Engineer designs system to put wastewater to work

Sustainable Living
In the midst of the worldwide energy crisis, researchers at Washington University in St. Louis have been continuing their work on a microbial fuel cell that generates electricity from wastewater. Advances in the design of this fuel cell in the last year have increased the power output by a factor of 10 and future designs, already in the minds of the researchers, hope to multiple that power output by 10 times again. More...
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Professional Skateboarder Teaches Sustainability

Sustainable Living
In late April, at the first of a series of planned sustainability events at California Whole Foods markets, professional skateboarder Bob Burnquist performed stunts for his audience of young skateboarders and taught them about organic food, renewable energy, and green living. Sponsored by the Action Sports Environmental Coalition (ASEC), the event also drew environmental activist Julia Butterfly Hill, and included skateboarding music blasting from solar-powered speakers.
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How to Build a Worm Bin

How to Build a Worm Bin

Self Sufficiency, Vermicomposting
Why Build a Worm Bin? Reduces waste disposal costs. Raises worms for fishing. Has no foul smell or pests. Provides a convenient method for converting kitchen vegetable wastes into a rich organic fertilizer for house and garden plants. Build a worm composting bin by following these five steps: Build your worm bin Wooden, plastic or metal boxes or tubs may be used. The container should be 8"-12" deep and of a size to accommodate the amount of garbage you produce. Approximately one square foot of surface area is needed for each pound of kitchen vegetable wastes per week. For example, a 1'×2' × 3' box will serve a family of 4 to 6.  Add Bedding Bedding is the living medium and also a food source for the worms. Bedding holds…
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Community Food Security

Community Food Security

Community, Food Supply, Self Sufficiency
This PSA could have been from any town.... the information is notable. Community gardens and community food security is important. Teach a man to fish... Tulsa Food Security Council and Local Economic Development Katie Plohocky was April's featured guest for First Thursdays! at Elote Cafe on Thursday, April 5 from 12:30-2:00 PM. She presented about ongoing projects and outreach with the Tulsa Food Security Council and its mission to help the Tulsa-Metro community and economy become more sustainable and locally dependent. Katie currently specializes in economic and community development in low income and under served urban areas. She is very passionate about sustainable issues and plugs them in to all of her projects. Her leadership positions related to food initiatives include Tulsa Food Security Council Chairman, Oklahoma Food Policy Council…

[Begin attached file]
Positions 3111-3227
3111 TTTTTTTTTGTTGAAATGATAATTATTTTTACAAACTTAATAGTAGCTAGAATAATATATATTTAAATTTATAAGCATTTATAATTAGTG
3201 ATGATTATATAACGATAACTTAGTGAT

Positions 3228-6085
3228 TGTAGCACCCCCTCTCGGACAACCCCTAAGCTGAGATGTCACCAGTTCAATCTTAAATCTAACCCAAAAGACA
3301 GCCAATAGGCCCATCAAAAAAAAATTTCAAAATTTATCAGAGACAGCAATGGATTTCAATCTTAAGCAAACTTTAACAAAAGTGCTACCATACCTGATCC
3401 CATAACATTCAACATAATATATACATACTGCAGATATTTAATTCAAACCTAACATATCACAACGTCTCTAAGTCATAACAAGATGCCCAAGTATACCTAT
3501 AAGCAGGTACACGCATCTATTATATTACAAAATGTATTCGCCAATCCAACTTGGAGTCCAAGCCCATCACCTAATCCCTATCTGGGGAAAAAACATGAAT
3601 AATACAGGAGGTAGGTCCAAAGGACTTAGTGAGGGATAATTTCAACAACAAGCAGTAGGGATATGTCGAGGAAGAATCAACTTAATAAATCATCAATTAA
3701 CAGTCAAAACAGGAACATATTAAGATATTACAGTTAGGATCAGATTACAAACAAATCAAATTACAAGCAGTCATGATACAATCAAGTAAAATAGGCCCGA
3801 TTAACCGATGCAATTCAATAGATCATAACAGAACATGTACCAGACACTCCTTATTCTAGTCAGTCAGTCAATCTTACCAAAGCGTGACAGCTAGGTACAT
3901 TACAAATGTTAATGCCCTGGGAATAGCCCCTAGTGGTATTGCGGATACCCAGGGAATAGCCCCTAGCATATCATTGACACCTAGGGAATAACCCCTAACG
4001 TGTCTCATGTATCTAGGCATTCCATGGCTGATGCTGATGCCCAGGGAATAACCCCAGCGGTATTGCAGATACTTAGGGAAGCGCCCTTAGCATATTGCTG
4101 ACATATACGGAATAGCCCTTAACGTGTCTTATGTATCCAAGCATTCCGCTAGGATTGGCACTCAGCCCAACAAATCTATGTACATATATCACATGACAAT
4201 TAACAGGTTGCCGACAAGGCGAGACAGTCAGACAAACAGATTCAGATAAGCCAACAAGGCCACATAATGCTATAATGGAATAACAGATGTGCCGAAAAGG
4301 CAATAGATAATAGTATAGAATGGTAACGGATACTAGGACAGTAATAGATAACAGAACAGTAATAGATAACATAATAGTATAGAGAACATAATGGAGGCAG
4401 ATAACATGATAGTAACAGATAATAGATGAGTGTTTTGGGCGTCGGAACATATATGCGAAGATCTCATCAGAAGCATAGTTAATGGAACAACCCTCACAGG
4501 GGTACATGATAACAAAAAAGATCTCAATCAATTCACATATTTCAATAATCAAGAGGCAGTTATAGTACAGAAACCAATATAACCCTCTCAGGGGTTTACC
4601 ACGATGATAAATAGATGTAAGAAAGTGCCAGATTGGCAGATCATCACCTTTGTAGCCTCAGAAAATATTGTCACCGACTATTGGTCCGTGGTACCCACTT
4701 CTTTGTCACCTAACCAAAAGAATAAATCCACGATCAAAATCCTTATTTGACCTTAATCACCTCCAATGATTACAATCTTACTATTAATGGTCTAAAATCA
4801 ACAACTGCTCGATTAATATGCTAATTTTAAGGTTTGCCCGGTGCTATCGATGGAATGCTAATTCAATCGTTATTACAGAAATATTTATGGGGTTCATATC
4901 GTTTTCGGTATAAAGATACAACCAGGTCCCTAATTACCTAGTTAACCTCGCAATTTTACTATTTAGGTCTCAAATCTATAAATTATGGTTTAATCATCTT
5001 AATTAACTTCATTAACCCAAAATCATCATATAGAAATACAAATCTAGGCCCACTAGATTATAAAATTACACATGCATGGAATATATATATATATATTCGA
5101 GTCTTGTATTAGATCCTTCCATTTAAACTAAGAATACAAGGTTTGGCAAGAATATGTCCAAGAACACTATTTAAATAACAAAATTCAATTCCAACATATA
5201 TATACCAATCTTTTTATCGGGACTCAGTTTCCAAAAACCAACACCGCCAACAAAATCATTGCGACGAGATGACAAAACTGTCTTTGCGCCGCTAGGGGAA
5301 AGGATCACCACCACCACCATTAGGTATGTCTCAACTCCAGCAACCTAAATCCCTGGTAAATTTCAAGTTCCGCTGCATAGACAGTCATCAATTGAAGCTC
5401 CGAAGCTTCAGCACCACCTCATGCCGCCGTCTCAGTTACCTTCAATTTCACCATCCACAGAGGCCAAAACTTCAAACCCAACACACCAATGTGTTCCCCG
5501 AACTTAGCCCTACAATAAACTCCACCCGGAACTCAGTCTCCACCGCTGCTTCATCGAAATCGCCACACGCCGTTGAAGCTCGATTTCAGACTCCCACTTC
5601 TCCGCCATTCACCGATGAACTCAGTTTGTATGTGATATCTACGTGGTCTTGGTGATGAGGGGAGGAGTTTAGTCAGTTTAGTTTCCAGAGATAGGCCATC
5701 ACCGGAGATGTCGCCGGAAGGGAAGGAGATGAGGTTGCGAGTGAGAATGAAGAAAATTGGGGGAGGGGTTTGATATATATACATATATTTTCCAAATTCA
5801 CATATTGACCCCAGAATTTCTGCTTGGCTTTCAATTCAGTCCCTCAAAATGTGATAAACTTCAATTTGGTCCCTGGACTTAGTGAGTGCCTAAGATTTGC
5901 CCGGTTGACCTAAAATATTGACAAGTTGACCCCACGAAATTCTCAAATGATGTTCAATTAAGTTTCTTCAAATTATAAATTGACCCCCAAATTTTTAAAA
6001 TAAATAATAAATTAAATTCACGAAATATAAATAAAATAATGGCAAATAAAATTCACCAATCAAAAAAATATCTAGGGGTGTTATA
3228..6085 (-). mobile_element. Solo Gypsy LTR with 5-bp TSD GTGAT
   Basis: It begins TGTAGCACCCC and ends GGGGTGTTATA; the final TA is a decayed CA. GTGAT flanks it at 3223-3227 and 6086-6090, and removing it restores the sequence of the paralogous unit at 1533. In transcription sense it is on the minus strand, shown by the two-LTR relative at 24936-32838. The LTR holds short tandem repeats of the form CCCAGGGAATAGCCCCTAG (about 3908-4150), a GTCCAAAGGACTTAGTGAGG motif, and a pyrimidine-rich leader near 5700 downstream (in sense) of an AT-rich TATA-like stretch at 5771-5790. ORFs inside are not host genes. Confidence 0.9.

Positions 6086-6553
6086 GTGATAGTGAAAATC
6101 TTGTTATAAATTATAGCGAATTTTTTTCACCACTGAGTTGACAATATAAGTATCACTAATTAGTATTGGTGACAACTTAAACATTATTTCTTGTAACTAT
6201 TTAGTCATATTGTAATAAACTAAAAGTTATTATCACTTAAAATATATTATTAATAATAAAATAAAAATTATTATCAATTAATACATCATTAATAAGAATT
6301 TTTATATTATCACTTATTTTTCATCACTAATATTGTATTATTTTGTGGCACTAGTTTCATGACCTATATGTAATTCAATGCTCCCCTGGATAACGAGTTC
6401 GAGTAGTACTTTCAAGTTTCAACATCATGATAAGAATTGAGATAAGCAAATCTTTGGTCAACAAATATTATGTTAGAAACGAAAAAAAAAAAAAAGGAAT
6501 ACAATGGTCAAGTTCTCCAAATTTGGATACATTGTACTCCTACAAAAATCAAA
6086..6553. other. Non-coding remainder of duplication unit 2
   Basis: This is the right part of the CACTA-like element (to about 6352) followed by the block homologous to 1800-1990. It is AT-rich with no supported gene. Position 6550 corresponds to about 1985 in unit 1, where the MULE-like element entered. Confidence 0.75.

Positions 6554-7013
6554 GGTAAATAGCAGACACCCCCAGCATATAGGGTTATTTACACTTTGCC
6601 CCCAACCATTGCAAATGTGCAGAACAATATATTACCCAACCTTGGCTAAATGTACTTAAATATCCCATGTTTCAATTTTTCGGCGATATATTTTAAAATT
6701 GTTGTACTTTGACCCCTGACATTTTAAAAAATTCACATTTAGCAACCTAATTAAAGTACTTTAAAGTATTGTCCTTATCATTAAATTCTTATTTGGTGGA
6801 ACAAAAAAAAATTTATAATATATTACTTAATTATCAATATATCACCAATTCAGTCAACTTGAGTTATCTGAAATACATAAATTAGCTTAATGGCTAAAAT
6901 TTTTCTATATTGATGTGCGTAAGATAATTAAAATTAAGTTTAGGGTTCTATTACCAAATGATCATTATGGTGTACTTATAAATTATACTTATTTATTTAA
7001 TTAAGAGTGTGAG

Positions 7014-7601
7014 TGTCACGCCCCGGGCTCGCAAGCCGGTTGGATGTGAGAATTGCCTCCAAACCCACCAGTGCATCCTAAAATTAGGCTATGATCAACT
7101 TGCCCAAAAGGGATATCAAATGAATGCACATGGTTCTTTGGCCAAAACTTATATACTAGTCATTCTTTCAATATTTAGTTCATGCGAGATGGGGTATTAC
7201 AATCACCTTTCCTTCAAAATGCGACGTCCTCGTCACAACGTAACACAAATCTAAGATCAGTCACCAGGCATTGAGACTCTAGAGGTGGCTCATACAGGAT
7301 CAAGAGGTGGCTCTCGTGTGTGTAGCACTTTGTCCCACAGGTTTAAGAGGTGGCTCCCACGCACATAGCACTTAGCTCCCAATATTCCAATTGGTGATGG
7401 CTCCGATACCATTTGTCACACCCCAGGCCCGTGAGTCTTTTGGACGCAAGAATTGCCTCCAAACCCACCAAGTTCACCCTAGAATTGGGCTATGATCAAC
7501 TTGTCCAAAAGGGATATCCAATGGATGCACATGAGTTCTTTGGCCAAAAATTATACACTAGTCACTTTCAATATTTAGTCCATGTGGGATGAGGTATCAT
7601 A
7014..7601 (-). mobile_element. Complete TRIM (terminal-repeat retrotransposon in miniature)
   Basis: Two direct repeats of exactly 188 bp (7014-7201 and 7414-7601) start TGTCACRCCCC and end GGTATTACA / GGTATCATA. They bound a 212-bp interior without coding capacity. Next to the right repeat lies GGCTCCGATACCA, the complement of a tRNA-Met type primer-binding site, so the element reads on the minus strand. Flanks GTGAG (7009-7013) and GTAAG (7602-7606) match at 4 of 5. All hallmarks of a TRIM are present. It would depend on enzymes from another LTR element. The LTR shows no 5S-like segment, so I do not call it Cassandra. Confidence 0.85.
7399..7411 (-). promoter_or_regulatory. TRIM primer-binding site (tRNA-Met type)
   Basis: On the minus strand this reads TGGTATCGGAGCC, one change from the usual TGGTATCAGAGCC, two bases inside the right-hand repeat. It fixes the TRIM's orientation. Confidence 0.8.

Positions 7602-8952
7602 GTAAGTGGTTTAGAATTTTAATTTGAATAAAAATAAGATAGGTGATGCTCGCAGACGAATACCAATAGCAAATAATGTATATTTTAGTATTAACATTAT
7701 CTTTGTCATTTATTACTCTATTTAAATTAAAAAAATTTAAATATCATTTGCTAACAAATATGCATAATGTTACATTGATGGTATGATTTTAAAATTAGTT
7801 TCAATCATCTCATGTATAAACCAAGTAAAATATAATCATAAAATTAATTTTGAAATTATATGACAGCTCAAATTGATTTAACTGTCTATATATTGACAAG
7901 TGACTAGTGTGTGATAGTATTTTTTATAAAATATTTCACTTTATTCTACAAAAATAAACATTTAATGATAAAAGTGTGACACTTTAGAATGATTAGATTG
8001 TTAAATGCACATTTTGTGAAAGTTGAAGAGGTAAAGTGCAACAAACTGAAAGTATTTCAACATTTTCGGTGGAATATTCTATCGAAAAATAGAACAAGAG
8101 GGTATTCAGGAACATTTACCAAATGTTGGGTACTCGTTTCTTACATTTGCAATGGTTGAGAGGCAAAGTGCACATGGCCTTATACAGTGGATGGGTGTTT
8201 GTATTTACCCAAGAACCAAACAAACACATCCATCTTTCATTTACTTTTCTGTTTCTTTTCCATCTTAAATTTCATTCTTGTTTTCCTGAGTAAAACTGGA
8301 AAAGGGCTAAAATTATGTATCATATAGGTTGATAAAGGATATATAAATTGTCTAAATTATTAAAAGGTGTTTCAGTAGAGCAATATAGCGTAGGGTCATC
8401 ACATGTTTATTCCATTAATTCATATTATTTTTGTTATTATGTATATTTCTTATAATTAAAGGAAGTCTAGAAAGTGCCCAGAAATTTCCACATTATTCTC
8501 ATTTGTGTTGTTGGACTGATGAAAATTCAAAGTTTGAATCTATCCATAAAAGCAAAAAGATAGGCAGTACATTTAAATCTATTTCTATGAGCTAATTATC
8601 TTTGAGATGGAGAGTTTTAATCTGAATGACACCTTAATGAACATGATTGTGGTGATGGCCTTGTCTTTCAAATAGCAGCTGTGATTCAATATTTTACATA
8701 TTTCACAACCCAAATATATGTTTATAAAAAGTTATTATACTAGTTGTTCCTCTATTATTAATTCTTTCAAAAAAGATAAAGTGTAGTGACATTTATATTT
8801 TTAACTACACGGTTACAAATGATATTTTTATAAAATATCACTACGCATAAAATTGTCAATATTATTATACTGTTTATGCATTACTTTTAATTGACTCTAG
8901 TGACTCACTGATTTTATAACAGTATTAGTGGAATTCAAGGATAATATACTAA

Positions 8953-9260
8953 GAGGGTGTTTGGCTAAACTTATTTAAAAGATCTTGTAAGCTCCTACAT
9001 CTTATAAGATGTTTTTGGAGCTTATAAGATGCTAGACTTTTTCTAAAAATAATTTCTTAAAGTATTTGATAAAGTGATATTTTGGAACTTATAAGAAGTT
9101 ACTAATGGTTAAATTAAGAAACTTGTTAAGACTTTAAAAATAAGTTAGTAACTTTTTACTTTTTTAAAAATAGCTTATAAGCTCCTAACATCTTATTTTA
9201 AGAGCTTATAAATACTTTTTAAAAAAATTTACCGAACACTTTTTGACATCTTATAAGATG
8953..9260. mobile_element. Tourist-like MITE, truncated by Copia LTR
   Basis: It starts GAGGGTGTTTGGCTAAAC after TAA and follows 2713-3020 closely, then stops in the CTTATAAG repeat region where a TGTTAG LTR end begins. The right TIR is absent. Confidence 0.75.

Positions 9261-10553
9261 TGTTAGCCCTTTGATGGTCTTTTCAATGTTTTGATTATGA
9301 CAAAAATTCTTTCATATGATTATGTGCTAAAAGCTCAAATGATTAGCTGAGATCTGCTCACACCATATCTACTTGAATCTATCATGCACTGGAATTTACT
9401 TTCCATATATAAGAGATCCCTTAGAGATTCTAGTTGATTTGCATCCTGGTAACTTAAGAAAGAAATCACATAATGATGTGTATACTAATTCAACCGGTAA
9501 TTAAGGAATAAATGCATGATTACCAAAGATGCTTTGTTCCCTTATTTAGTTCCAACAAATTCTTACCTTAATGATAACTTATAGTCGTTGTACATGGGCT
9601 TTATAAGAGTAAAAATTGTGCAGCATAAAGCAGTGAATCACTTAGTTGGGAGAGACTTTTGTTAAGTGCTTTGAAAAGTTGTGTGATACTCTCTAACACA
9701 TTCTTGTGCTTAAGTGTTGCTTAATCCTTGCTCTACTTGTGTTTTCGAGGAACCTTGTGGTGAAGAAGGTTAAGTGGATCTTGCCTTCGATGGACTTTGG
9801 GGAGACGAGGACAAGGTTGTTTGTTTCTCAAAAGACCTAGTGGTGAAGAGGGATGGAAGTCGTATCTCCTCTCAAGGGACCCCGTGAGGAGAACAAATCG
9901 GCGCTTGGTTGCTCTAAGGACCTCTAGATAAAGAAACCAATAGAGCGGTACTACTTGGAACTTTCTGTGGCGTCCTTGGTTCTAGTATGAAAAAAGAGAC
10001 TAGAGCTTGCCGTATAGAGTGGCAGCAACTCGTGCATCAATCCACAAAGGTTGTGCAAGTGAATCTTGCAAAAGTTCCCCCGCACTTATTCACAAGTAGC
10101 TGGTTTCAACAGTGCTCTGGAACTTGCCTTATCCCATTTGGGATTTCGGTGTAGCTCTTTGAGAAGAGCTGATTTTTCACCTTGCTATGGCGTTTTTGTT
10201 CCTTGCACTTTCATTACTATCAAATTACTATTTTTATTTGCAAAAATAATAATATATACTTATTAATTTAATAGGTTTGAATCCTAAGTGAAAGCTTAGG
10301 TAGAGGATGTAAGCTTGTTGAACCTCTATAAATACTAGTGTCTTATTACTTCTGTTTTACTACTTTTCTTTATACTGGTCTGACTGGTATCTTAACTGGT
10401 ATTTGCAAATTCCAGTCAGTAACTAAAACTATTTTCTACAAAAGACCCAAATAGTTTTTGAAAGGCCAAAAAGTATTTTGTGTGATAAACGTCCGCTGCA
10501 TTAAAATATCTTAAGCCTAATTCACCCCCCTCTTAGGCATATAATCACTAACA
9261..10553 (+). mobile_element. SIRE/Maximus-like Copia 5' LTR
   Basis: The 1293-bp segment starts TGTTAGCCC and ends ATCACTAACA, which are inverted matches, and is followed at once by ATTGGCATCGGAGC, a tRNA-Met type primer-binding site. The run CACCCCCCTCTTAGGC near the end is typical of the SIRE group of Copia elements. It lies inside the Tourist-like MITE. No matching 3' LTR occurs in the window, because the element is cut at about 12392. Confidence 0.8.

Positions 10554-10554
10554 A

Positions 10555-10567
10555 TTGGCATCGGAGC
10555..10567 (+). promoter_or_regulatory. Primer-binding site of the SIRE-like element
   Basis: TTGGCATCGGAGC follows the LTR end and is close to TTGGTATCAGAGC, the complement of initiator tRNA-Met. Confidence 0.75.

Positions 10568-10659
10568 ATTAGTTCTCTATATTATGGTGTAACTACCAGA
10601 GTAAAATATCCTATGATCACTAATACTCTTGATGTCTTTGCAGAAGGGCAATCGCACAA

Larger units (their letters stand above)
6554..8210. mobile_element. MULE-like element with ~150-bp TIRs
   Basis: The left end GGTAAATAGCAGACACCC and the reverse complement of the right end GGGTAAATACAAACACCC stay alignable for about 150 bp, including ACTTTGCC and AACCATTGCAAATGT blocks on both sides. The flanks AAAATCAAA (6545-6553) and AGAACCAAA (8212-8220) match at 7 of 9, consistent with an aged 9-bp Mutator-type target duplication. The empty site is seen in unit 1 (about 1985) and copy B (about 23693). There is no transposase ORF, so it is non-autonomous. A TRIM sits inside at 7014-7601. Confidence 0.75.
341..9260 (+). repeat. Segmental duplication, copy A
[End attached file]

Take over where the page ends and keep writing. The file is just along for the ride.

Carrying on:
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The High Cost of Animal Agriculture

Farm Animals, Food Supply, Healthy Eating
Thanks to Susan Weiner at Farm Sanctuary for pointing us to that organization's network of websites -- this has to be one of the most comprehensive resources available on factory farming, animal rights, vegetarianism, and many other related topics. Some of the more interesting resources found were the information from FactoryFarming.com on the environmental and human health costs of factory farming, and the environmental case for vegetarianism at VegforLife.org. I've just scraped the surface at this point, but there's much more information here that I'll be coming back to read. Susan particularly asked all to point to the organization's campaigns on behalf of "Downed Animals," and against the production of foie gras and veal. Farm Sanctuary has also targeted Chef Wolfgang Puck for his "huge hand in promoting both foie…
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Integrated Pest Management Benefits Farm and Consumer

Organic Gardening, Organic Pest & Disease Control, Small Scale Farming
Today's consumer is educated and more and more people want to know about how their food is treated and where it comes from. Words such as "organic" and "sustainable" that were once reserved for a small population of foodies or environmentalists are now making their way into everyday vocabulary. As a result, farmers are reacting to this new shift in food culture and are learning about alternative growing and treatment methods. For three generations, The Orr Family Farm has been owned and operated by George S. Orr & Sons, Inc. Today, this 1,000-acre farm is managed by Mike and Mark Orr. And, two years ago, Katy Orr-Trenary returned to manage the farm's market. "Our family has a responsibility to the future stewards of our land, and to future customers," she…
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